And he came here to Singapore with what is clearly a tougher message for North Korea, certainly a much tougher message than we heard from the Trump administration. A little bit less than two months ago, when President Trump himself was here in Singapore for that historic first face-to-face meeting with the North Korean leader Kim Jong-un.
In this case, Mike Pompeo said that North Korea is not acting in a manner that is consistent with Chairman Kim's obligations, with his commitment, he claims, to denuclearize North Korea. He went on to say he's urging the Southeast Asian nations represented
at this gathering to continue to economically and diplomatically isolate North --
WATSON: -- Korea, to continue enforcement of United Nations Security Council resolutions and sanctions that bar the transfer, illegal transfer of petroleum, from ship to ship, destined for North Korea.
And he singled out Russia in particular, accusing it of helping North Korea evade these sanctions. Take a listen.
(BEGIN VIDEO CLIP)
MIKE POMPEO, UNITED STATES SECRETARY OF STATE: We have seen reports that Russia is aligned for joint ventures with North Korean firms and granting new work permits to North Korean guest workers. If these reports prove accurate, then we have every reason to believe they are, that would be in violation of U.N. Security Council resolution 2375.
I want to remind every nation that has supported these resolutions, that this is a serious issue and something we will discuss with Moscow.
(END VIDEO CLIP)
WATSON: And you know, Cyril, this is basically a talking shot for diplomats from dozens of different countries. Among the foreign ministers here are the top diplomat from North Korea.
And Secretary Pompeo was asked whether or not he would be meeting with him or he had spoken with the North Korean delegation. At that stage of the morning, he said, no, no conversation whatsoever.
VANIER: So it looks like all the messages that the U.S. has for North Korea are maybe not going to be delivered directly.
Do we know of any meetings, even if it's not at the secretary of state level, any meetings between Americans and North Koreans as far as we know?
WATSON: State Department officials going into this gathering here said there were no meetings planned with the North Koreans. It is possible that something could have happened on sidelines here. And it is possible also that U.S. officials aren't going to tell us immediately about that.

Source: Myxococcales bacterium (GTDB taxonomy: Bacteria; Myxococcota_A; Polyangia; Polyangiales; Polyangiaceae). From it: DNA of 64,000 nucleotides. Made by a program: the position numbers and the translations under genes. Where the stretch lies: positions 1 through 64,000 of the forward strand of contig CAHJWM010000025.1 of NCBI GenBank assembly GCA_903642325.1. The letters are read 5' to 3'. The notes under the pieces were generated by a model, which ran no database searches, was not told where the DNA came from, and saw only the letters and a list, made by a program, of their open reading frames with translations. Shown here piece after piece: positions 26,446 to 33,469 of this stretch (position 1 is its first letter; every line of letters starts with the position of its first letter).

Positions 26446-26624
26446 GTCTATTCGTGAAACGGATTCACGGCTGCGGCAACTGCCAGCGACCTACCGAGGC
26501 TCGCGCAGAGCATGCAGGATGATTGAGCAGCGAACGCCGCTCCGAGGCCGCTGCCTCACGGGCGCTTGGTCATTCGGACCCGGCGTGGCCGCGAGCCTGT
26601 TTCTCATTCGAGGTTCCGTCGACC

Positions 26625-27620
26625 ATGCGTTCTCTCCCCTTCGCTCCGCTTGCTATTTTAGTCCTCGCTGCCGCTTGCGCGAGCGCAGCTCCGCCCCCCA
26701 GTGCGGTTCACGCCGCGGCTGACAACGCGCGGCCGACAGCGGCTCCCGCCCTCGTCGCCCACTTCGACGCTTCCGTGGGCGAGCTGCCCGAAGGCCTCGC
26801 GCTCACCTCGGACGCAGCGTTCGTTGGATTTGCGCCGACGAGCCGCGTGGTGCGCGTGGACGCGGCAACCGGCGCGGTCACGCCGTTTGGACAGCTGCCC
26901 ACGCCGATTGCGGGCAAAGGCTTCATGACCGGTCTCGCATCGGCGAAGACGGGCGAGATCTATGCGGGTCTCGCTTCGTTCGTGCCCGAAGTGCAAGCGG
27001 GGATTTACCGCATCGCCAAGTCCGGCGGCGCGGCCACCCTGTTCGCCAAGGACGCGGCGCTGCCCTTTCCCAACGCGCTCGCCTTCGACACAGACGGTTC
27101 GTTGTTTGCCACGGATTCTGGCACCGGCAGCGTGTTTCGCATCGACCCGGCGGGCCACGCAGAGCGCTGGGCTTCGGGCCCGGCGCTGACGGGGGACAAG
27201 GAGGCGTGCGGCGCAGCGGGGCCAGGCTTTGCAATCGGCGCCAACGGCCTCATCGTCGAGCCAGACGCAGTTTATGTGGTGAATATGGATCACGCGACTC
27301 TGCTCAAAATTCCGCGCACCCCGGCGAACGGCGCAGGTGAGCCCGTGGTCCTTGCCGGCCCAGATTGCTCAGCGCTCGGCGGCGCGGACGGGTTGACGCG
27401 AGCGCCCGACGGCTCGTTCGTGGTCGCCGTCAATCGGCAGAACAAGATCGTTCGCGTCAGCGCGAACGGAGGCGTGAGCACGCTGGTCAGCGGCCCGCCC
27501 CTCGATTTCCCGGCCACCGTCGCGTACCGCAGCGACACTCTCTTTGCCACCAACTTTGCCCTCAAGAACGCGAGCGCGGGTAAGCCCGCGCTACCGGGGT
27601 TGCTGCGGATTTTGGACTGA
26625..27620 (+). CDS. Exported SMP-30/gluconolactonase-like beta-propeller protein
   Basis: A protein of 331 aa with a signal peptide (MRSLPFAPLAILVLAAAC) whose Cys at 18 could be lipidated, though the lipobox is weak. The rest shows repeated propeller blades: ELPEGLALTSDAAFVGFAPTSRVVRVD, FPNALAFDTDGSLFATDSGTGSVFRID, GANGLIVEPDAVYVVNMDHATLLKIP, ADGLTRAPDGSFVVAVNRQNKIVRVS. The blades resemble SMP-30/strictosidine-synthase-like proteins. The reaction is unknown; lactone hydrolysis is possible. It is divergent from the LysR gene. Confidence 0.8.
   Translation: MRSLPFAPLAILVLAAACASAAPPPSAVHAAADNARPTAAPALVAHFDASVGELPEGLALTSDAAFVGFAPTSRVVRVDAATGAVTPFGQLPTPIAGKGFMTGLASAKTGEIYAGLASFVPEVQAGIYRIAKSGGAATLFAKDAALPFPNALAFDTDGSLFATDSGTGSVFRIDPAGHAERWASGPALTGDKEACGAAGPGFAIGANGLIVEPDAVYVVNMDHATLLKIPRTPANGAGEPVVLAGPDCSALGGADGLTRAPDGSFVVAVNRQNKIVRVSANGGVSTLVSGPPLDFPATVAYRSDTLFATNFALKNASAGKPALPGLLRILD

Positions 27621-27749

But, you know, they said there wasn't a plan for Secretary Pompeo to sit down with his North Korean counterpart.
That's notable, since it is Pompeo who has kind of led the diplomatic outreach to Pyongyang. He's made several trips there as the CIA director. And more recently as the secretary of state.
And that last trip did not go terribly well. North Korea accused the U.S. of a gangster-like approach after that visit, something that he didn't quite like to hear.
And it's worth noting that he has pointed out, just last week in testimony before lawmakers, Cyril, that North Korea has not suspended its process of developing fissile materials that could be used for nuclear weapons.
VANIER: Recently we've gotten several reports confirmed by satellite pictures that seem to show there is continuing activity on that nuclear and the missile front. There have been gestures of goodwill from North Korea, returning bodies of fallen soldiers during the Korean War. But it does seem we're a far cry from Donald Trump's claim, that North Korea was no longer a nuclear threat. Ivan Watson, reporting live, thank you very much.
Let's turn to Zimbabwe. As day breaks there, there is still uncertainty over this week's presidential election. The opposition party insists it will not accept the victory of the incumbent, Emmerson Mnangagwa. Opposition leader Nelson Chamisa calls the vote "fraudulent and illegitimate."
(BEGIN VIDEO CLIP)
NELSON CHAMISA, ZIMBABWEAN OPPOSITION PARTY LEADER: We are not accepting (INAUDIBLE). We are not accepting this (INAUDIBLE). We want the (INAUDIBLE).
We will pursue all means necessary, legal and constitutional, to make sure that we protect the people's vote. The people have voted. They are cheated. The people have won. They are subverting that win. We will not allow it and we will not accept.